How can I keep air-brushed French manicure paint on? Mine comes off in just a few days.

Karen Hodges: In my experience, airbrushed designs, including French manicures, tend to wear better on nail enhancements than they do on natural nails. For natural nails, it is important that a base coat be used and allowed to dry completely before airbrushing. I use a quick-drying base coat that dries to a clear, glossy shine, although you may prefer to use the base coat that is recommended for your particular system. For nail enhancements, it’s not necessary to use a base coat as long as the surface of the enhancement has been well-buffed so that it’s completely smooth. Be sure all nail surfaces are completely dry, oil-free, and contain no lumps or bumps.

For all nail surfaces, the thinner the paint is misted on, the better it will adhere and the longer it will wear. If you apply it too thick or too wet, it tends to peel. The proper way to achieve intense colors is to go with layers of very fine mist that are powder dry instantly.

Your top coat is very important as well. Be sure the first layer of top coat is not a quick-dry product. The accelerants in quick-dries can cause the paint to bubble and crack. It is especially important for beginners to use the recommended top coat for their airbrush system. After waiting a few minutes, you may then apply a second coat of quick-drying top coat as a final sealing layer. To ensure that all top coat layers completely cover the nail plate and wrap around the free edge of the nail, tap or lightly run the brush across the edge.

A client showed me several sores on her stomach. Her doctor told her it is a staph in­fection. She must wash twice a day and shampoo daily. Is this contagious? Am I in danger of infection? I thought people with staph infections should be isolated.

Dr. Rich: Staphylococcus (staph) is a bacteria of which there are several different strains. Staph epidermidis is a normal flora found on everyone’s skin and causes no harm. Staph aureus is the pathogenic staph that can cause skin infections such as boils, impetigo, and folliculitis. Some people carry staph aureus in their noses and skin folds and can get repeated infections on the skin. Staph infection can become very serious if the bacteria get into the blood stream.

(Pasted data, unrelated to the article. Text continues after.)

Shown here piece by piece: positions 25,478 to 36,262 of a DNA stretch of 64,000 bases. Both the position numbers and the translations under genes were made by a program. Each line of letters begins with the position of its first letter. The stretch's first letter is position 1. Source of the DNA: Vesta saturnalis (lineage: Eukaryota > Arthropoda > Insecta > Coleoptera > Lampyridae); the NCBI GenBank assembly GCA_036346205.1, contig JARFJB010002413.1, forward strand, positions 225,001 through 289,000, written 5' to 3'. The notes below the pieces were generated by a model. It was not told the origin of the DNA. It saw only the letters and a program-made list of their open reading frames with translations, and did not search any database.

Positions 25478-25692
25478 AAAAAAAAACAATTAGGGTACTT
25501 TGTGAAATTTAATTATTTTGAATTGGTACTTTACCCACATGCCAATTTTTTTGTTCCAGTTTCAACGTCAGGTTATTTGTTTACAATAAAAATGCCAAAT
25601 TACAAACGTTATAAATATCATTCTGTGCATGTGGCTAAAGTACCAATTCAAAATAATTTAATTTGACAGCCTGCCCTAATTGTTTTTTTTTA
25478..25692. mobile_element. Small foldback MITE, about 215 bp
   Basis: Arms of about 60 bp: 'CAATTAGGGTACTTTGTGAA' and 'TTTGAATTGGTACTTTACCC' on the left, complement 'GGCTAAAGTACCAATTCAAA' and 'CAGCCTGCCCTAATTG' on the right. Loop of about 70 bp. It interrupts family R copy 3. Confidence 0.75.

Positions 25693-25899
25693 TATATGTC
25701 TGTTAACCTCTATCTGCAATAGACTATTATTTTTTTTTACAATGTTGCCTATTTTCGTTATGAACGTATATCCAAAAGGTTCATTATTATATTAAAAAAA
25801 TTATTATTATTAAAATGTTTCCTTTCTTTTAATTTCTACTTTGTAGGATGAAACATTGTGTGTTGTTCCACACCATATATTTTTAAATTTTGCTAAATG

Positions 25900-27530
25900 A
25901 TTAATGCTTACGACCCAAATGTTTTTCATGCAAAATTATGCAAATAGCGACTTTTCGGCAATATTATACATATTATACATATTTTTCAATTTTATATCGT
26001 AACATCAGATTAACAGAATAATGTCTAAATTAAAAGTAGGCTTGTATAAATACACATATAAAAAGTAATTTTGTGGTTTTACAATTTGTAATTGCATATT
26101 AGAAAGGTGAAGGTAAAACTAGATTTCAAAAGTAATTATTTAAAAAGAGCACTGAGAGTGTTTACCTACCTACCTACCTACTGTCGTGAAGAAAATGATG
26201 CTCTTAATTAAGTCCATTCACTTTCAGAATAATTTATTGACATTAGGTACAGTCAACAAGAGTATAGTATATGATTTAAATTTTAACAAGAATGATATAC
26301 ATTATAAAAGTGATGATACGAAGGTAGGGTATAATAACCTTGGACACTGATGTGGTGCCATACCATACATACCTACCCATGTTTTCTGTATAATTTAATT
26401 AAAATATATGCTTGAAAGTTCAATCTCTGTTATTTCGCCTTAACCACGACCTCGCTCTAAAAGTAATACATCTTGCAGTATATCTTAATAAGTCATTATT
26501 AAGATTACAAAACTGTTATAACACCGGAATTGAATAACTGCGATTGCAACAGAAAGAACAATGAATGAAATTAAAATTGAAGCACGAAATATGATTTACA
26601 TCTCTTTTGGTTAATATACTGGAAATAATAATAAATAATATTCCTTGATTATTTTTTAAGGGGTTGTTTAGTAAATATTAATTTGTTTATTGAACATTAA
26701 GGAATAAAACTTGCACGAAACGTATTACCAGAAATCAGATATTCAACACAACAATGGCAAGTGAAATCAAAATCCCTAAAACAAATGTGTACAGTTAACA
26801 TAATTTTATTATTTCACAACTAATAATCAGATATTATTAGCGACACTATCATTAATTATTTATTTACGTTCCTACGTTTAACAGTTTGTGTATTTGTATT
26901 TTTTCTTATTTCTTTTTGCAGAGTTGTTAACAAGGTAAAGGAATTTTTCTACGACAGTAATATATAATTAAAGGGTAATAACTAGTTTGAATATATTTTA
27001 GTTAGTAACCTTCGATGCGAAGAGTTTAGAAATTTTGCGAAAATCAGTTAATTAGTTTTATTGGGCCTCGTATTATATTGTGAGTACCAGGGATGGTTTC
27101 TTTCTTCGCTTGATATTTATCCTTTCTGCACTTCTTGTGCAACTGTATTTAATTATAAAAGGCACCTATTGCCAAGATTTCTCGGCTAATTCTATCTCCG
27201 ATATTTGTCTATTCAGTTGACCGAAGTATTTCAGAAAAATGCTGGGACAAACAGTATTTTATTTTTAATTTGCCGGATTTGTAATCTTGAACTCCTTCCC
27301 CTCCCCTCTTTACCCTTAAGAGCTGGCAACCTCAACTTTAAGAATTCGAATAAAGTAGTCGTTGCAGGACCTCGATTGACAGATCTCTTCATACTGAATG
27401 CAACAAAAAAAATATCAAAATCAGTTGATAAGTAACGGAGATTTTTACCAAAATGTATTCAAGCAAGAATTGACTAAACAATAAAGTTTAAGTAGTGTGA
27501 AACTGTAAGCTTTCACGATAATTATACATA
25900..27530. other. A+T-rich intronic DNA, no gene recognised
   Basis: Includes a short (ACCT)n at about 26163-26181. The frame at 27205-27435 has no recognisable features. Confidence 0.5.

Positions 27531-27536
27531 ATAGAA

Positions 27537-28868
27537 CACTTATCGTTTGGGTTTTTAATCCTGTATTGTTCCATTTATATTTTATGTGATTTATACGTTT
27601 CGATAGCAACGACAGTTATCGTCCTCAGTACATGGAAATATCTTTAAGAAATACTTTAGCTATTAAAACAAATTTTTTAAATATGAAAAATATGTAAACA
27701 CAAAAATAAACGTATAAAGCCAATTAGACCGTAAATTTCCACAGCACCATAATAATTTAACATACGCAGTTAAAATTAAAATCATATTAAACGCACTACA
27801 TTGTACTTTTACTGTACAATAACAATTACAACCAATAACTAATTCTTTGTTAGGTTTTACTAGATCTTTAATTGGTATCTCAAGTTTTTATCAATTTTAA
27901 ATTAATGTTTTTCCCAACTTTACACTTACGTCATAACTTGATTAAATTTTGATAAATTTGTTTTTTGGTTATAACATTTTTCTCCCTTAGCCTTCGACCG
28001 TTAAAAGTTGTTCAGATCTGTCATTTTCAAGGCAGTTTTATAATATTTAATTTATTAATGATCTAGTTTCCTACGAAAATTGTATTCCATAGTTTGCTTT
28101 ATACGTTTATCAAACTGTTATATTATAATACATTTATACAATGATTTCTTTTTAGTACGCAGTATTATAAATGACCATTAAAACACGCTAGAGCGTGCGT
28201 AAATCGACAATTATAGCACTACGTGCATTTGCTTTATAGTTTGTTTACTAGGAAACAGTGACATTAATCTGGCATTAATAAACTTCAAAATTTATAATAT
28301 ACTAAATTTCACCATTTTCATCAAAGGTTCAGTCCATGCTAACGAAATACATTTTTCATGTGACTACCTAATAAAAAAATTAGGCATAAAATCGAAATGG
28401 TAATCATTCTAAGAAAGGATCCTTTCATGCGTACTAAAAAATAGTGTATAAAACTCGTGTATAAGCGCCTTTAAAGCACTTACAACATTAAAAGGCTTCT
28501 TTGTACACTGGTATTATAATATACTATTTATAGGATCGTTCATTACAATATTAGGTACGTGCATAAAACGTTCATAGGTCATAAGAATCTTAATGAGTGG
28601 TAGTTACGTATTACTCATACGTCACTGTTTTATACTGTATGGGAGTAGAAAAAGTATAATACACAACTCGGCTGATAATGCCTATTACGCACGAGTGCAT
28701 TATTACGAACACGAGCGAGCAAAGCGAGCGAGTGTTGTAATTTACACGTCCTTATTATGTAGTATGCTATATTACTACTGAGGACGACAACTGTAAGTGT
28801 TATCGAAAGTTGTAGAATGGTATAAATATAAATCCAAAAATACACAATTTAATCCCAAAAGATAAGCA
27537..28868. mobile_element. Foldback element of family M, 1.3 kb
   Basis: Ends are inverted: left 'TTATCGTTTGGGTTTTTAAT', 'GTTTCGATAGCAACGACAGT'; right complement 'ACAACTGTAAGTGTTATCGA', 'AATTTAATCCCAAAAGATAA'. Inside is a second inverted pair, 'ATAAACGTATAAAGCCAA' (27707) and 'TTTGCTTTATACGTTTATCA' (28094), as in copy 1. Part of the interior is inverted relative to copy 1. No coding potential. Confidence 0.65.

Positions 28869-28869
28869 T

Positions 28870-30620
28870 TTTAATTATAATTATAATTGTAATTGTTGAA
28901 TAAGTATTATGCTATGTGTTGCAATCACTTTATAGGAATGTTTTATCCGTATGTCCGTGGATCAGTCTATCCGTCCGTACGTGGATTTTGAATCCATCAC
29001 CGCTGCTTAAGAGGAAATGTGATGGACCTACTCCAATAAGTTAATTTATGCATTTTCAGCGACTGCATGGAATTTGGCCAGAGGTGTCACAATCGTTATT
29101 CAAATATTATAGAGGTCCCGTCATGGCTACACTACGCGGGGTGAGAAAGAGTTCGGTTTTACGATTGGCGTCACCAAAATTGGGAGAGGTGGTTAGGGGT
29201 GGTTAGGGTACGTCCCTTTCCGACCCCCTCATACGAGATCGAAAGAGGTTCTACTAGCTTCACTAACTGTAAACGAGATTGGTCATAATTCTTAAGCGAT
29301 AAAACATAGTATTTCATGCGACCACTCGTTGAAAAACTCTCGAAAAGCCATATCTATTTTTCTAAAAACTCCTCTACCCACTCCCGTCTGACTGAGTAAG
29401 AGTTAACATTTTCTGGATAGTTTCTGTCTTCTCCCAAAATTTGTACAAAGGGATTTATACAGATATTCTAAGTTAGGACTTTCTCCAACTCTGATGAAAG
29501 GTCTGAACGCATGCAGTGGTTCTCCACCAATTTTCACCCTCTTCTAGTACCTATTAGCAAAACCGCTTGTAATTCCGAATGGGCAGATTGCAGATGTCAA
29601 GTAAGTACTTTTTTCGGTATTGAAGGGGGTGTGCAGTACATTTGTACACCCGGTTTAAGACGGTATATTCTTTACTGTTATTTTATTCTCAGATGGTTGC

Fortunately there are many antibiotics that will kill staph so that it will not become a serious problem. Breaks in the skin around the nail can become infected with staph and show redness, tenderness, and pus. Staph in the nail should be cultured by a doctor and treated with an oral antibiotic to prevent further spread. If you are working on a client whom you suspect has staph, it is important to wash your hands well and use a hospital-grade disinfectant on your implements.

When you do a backfill and you file off all the products down to the tip, do you need to prime that tip before adding white? And if the client has a natural nail under the product, do you prime the natural nail before you add new white?

Maggie Franklin: If you expose the natural nail you do need to prime any natural nail that has been exposed before putting product over it. Do not use primer on top of a tip or enhancement product, however, as it will cause yellowing and can dry out the product and cause it to become brittle and crack. Use primer only on the natural nail.

How do nail strengthened work — both those that contain formaldehyde and those that don’t?

Doug Schoon: Keratin strands make nail plates extremely tough and durable, so they resist breaking and cracking. The main reason for keratin’s extreme toughness is its cross-links. Crosslinks are like rungs on a ladder. They join individual keratin strands into a super- tough, net-like structure. The result is greater tough­ness, strength, and harder surfaces. The same type of cross-links are found in hair, but there are many more in the nail plate.

Natural nails with too few cross-links are weak, flimsy, and have soft surfaces. Nail plates with excessive amounts of cross-linking will have very hard surfaces, but will be brittle, rigid, and prone to splitting or breaking.

Clearly, a proper balance of cross-links is best.

The most effective nail hardeners contain keratin cross-linking ingredients. Formaldehyde is a very aggressive and fast-acting keratin cross-linker. Aggressive cross-linkers work quickly because they create very large amounts of cross-links. Excessive use of these hardeners can result in overly cross-linked nail plates. Over cross-linking often makes the nail plate look dried out and may lead to chipping and shattering, or the underlying nail bed may turn bluish or red. In these cases, the client should discontinue using that particular product until new nail growth replaces the damaged nail plate, then use the hardener much less frequently to pre­vent overexposure.

Other nail hardeners use less aggressive keratin cross-linking ingredients, such as dimethyl urea (DMU), which will not overly cross-link nails or make them brittle. Finally, skin contact should be avoided with all nail hardening products. However, formaldehyde is very often implicated in skin allergies when repeatedly in contact with soft tissue or if applied excessively. Luckily, this is easily avoided by preventing soft tissue exposure.

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